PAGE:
The more risk factors that an adolescent is presented with, the more likely they are to engage in substance abuse in Fort Lauderdale. Risk factors can vary in severity at different stages of development and are strongly influenced by protective factors. An essential goal of prevention is to outweigh risk factors, such as peer pressure and bullying, with protective factors like a strong parent-child bond.
Early Risk Factors
There are some risk factors for drug misuse that can be identified as early as infancy or childhood. Common examples include a lack of self-control, difficult temperament, and aggressive behavior. As the child develops, his interactions with family members, friends, teachers, and other students can affect his risk for drug abuse or alcoholism later on. There are situations at home that can also heighten a child’s risk for later substance abuse, including a caregiver who abuses drugs, poor parenting, and a lack of nurturing.
When an adolescent is facing major changes in their life, they deal with greater risks for developing abuse problems. When a child transitions from elementary school to middle school, they encounter new types of experiences and social interactions. It’s at this age that adolescents are likely to face alcohol or drugs for the first time. High school brings additional pressure and challenges from social, educational, and emotional factors. Combined with greater exposure to drugs through peers and social activities, the risk of teen substance abuse increases dramatically. Once youths leave their home environment for work or to attend college, the risk factors for abuse surface again and can be dangerously high.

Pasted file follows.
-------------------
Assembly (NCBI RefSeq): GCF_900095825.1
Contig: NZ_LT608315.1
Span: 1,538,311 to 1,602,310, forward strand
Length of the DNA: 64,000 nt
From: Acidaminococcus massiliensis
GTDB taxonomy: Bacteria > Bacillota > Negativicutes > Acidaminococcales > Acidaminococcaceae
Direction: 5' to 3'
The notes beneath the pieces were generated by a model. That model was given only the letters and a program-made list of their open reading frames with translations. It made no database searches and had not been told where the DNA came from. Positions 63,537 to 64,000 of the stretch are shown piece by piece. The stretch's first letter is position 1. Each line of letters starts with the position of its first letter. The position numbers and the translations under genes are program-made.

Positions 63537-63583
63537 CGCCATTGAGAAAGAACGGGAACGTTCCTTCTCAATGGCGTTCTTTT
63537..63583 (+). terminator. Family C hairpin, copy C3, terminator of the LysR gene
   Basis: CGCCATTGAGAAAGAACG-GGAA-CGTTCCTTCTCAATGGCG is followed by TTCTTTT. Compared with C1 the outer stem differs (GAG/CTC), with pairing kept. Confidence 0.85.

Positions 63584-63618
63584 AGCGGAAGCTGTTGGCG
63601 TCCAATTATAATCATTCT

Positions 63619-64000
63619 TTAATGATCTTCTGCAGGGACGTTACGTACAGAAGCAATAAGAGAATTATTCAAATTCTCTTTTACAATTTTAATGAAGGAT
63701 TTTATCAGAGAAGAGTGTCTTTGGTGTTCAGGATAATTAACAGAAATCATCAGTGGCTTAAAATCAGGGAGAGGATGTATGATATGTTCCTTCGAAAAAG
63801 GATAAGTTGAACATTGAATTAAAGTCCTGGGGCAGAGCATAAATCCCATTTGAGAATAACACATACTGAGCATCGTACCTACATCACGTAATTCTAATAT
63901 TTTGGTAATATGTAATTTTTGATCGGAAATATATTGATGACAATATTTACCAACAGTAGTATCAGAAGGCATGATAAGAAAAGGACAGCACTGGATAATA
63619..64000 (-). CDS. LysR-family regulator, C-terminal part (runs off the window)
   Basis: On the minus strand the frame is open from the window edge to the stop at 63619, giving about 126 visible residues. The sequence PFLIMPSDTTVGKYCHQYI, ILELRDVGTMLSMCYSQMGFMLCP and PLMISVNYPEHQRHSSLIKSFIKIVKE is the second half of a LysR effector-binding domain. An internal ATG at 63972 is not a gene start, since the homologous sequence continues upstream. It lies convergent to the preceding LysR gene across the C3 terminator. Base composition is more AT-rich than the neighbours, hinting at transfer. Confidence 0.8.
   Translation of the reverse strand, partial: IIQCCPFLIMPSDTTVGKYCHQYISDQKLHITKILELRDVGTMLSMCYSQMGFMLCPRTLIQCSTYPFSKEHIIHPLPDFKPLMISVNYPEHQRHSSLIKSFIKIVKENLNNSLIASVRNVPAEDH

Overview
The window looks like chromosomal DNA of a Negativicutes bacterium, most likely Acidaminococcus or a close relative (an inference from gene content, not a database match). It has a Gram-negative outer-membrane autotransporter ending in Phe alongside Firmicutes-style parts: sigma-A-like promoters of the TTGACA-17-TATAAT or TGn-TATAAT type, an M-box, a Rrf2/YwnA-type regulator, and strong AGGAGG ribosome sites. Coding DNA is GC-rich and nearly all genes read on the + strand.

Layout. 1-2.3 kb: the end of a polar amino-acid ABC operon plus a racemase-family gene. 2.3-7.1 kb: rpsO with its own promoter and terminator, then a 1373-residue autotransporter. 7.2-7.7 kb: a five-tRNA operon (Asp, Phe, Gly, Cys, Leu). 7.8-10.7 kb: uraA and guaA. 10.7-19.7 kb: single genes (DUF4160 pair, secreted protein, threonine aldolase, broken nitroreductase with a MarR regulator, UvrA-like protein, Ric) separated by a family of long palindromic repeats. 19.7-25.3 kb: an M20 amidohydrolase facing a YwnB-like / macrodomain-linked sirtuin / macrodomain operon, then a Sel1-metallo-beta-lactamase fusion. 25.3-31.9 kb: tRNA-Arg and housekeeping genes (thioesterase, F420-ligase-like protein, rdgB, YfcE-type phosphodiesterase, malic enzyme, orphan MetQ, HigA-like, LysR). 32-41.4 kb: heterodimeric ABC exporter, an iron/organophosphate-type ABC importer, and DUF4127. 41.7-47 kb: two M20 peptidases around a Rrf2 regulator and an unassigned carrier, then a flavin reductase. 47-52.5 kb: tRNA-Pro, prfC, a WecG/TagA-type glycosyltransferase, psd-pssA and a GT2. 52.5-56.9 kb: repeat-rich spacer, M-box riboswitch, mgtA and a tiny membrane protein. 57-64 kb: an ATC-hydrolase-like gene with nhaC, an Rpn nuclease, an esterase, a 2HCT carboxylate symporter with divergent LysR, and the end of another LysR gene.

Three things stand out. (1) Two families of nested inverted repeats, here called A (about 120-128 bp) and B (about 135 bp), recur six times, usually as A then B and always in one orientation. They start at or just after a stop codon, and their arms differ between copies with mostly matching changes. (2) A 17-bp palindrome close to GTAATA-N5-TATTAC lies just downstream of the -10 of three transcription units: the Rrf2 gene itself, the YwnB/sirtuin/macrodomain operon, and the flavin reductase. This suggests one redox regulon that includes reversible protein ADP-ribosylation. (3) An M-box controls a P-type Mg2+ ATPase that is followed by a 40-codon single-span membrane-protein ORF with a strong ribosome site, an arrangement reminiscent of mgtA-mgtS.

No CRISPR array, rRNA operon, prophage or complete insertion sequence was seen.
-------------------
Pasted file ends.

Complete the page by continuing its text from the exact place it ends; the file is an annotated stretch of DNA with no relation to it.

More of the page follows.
Risk factors present themselves at every stage of a child’s development, making prevention a major factor in strengthening your adolescent’s resistance to drug abuse and alcoholism. Recognizing when a child is doing poorly in school, either socially or academically, and intervening with programs that can increase protective factors can reduce their risk for drug abuse. Protective factors that can balance these risks include a strong bond between the parent and child, clear discipline, and parental involvement in the child’s life.